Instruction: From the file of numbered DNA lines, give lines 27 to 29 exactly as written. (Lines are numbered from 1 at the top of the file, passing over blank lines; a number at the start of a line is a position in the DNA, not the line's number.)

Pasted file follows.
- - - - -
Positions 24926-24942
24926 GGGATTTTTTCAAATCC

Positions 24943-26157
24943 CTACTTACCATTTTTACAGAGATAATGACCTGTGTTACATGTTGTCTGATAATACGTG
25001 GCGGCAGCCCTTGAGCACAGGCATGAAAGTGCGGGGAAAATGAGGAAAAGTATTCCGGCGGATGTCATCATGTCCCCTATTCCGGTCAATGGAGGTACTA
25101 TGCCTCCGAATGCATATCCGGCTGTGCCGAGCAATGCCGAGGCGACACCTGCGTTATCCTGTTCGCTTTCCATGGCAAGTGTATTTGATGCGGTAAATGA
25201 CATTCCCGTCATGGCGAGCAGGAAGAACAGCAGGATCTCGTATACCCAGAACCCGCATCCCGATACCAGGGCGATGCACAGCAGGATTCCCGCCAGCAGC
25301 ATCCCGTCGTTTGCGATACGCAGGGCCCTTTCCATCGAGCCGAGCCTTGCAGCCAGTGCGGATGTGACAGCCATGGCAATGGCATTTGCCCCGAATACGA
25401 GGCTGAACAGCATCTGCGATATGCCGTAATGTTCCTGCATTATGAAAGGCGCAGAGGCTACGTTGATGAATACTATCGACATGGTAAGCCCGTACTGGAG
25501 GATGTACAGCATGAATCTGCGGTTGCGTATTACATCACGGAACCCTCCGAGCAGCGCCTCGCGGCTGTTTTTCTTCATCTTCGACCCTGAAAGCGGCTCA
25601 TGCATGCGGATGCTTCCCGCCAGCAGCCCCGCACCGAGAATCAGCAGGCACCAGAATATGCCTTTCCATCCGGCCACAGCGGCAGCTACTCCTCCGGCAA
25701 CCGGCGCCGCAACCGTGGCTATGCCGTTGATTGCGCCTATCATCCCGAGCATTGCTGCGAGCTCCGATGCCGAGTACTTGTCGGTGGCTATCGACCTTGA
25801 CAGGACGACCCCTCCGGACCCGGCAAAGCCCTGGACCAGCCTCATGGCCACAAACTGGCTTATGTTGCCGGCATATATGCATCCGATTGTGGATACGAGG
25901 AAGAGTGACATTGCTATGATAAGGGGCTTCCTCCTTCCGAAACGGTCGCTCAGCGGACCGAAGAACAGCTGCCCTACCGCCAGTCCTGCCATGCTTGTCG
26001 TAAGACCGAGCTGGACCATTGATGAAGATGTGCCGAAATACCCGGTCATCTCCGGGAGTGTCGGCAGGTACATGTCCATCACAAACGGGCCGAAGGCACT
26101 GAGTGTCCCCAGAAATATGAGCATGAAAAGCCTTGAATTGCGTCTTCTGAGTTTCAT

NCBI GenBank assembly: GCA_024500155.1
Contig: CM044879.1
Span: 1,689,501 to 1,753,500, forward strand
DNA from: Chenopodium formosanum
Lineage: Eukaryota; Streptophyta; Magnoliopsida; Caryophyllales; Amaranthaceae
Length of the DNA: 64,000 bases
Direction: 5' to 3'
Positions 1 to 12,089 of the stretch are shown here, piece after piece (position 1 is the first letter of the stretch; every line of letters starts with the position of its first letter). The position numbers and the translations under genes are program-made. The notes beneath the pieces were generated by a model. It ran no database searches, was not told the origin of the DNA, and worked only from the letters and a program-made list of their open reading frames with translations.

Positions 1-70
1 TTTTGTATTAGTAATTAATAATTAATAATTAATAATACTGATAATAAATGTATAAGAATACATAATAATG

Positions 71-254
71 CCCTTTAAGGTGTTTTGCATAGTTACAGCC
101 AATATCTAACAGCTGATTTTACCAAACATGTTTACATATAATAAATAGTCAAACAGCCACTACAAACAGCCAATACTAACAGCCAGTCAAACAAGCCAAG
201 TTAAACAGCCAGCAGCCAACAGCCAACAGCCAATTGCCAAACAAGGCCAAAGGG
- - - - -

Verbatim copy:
Positions 71-254
71 CCCTTTAAGGTGTTTTGCATAGTTACAGCC
101 AATATCTAACAGCTGATTTTACCAAACATGTTTACATATAATAAATAGTCAAACAGCCACTACAAACAGCCAATACTAACAGCCAGTCAAACAAGCCAAG